New world of cyber threats – the dark side of light
07 August 2017
Leading the research function in PwC’s Threat and Vulnerability Management team in the UK is an interesting role. In my work I look to identify new cyber threats to organisations, one example of this is by developing proof-of-concept malware which can be controlled, and exfiltrate data, through the ambient light sensors in laptops, monitors and phones.
Imagine you work for an organisation that deals with sensitive, protectively-marked information. It could be a commercial organisation or a government agency. Some of this information is so sensitive that it's stored on an isolated, air-gapped network. That is, there is a physical distance between those machines and untrusted networks. No internet connection, no WiFi adapters, two-factor authentication, the works. Air-gapped systems are designed to provide an additional layer of physical security to prevent compromise and exfiltration. They are often deployed in secure environments in order to protect sensitive data.
One day, you get home, switch on the TV, and see documents from your secure network splashed all over the evening news.
You race back into work and start checking through the IT logs. You see nothing suspicious. Nothing at all. No trace of any unauthorised USB devices being inserted. No trace of any burnt DVDs or CDs. No strange network activity.
So you do a memory dump of all the machines, and see that the documents in question have indeed been accessed recently. But how did they get off the system?
And then you find a suspicious file.
It's tiny - only a few kilobytes. And it's been there a while. How it got on to the system is a mystery. But you pass it to your malware analysts - and they report back: This is malware. And it can be controlled by light.
How could this happen? It sounds far-fetched, but it's absolutely possible. It’s something I’ve replicated in research in our cyber lab at PwC.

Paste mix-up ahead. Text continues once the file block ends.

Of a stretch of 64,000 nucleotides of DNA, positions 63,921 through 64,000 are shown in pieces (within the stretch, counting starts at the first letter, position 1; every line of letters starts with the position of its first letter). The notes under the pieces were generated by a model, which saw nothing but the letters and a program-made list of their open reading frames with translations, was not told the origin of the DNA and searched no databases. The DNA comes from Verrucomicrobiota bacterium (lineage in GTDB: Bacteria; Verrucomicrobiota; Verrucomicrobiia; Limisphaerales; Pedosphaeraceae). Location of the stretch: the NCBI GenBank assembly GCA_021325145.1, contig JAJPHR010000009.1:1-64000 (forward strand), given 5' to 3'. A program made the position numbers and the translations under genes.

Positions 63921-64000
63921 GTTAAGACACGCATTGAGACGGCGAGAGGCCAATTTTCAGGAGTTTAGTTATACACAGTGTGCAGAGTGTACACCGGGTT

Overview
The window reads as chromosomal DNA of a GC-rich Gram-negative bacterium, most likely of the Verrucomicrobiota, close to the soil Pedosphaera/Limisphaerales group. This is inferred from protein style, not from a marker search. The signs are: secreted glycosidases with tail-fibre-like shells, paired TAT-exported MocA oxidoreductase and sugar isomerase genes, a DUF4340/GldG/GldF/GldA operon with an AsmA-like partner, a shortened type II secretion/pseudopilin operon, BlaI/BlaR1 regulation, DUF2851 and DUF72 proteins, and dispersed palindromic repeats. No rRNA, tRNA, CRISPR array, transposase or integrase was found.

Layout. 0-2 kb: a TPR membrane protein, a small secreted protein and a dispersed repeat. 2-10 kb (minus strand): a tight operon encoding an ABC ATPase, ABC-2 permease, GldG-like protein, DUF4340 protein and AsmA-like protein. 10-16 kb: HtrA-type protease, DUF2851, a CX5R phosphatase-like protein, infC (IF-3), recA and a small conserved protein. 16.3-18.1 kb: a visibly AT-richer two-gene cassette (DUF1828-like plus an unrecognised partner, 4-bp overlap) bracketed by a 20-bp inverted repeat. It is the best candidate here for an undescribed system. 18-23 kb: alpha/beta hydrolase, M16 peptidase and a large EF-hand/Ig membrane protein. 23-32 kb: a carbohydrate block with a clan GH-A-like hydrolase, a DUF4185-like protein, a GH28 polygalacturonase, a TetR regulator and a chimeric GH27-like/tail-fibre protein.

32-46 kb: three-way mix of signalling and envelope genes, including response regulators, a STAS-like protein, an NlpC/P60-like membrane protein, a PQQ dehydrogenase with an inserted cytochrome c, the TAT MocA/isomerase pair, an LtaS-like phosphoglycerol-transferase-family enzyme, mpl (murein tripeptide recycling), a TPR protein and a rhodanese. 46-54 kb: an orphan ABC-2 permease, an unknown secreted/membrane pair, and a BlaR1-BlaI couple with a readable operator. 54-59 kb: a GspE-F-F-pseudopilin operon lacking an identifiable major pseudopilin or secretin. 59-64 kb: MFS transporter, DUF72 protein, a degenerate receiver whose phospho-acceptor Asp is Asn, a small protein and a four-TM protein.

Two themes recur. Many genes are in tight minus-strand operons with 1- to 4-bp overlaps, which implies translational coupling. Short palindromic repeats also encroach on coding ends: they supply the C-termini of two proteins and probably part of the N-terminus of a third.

Many modern laptops and monitors - as well as smartphones, tablets, and smartwatches - come with embedded ambient light sensors (ALS). These are small devices which measure the amount of light in "lux", a unit of illuminance.
They're mostly used for adaptive screen brightness - a display setting which automatically adjusts the brightness of the screen relative to the amount of ambient light. So in a dark room, the screen dims, and on a sunny day, the screen brightens. The idea is to conserve battery and reduce eyestrain.
Through targeting the light sensor it's possible to control a workstation and exfiltrate data, without touching the machine at all, and without initiating any kind of network activity. This is the latest in a long line of methods designed to dispel the myth of air-gap security.
If your organisation uses laptops, monitors or devices which have ambient light sensors, you should be aware that they could present a route in for a cyber attacker. Even disabling adaptive brightness does not turn off the sensor - they would have to be physically removed, disabled, or taped over to eliminate the potential risk.
You should also bear in mind that screen brightness can be used to exfiltrate data. One way you could try to frustrate this is by using privacy filters on screens; they do a good job of 'muting' brightness changes (as well as preventing others from reading your screen, of course).
Ultimately, the key message is that you are never 100% safe from a malicious insider, no matter how isolated your machines are and, however, many monitoring solutions you employ. The mere fact that computers emanate heat, noise, radiation and light as a by-product of their intended operations is enough for an attacker, if those by-products can be influenced.